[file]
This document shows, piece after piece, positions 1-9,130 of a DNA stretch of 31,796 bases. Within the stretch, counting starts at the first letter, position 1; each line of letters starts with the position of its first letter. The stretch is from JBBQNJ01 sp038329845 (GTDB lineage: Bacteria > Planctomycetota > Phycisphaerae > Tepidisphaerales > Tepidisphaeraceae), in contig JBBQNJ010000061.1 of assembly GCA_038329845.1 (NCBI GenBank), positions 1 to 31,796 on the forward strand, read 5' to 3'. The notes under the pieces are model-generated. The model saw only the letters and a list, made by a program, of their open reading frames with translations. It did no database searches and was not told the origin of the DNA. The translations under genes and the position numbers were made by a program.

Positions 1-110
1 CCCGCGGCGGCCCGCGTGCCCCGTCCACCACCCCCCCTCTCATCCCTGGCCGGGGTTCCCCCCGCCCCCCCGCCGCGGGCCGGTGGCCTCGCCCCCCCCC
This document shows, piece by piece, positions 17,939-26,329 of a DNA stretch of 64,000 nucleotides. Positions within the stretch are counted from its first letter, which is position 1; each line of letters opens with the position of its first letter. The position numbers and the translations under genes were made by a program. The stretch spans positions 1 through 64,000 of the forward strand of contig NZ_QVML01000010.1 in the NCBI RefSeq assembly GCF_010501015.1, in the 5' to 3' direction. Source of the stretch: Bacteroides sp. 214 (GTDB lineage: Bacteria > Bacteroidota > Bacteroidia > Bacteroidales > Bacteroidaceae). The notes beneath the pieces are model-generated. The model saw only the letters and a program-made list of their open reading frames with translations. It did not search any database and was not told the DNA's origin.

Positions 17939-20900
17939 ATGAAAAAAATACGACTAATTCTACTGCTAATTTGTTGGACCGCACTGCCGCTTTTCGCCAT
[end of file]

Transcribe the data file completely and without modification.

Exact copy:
This document shows, piece after piece, positions 1-9,130 of a DNA stretch of 31,796 bases. Within the stretch, counting starts at the first letter, position 1; each line of letters starts with the position of its first letter. The stretch is from JBBQNJ01 sp038329845 (GTDB lineage: Bacteria > Planctomycetota > Phycisphaerae > Tepidisphaerales > Tepidisphaeraceae), in contig JBBQNJ010000061.1 of assembly GCA_038329845.1 (NCBI GenBank), positions 1 to 31,796 on the forward strand, read 5' to 3'. The notes under the pieces are model-generated. The model saw only the letters and a list, made by a program, of their open reading frames with translations. It did no database searches and was not told the origin of the DNA. The translations under genes and the position numbers were made by a program.

Positions 1-110
1 CCCGCGGCGGCCCGCGTGCCCCGTCCACCACCCCCCCTCTCATCCCTGGCCGGGGTTCCCCCCGCCCCCCCGCCGCGGGCCGGTGGCCTCGCCCCCCCCC
This document shows, piece by piece, positions 17,939-26,329 of a DNA stretch of 64,000 nucleotides. Positions within the stretch are counted from its first letter, which is position 1; each line of letters opens with the position of its first letter. The position numbers and the translations under genes were made by a program. The stretch spans positions 1 through 64,000 of the forward strand of contig NZ_QVML01000010.1 in the NCBI RefSeq assembly GCF_010501015.1, in the 5' to 3' direction. Source of the stretch: Bacteroides sp. 214 (GTDB lineage: Bacteria > Bacteroidota > Bacteroidia > Bacteroidales > Bacteroidaceae). The notes beneath the pieces are model-generated. The model saw only the letters and a program-made list of their open reading frames with translations. It did not search any database and was not told the DNA's origin.

Positions 17939-20900
17939 ATGAAAAAAATACGACTAATTCTACTGCTAATTTGTTGGACCGCACTGCCGCTTTTCGCCAT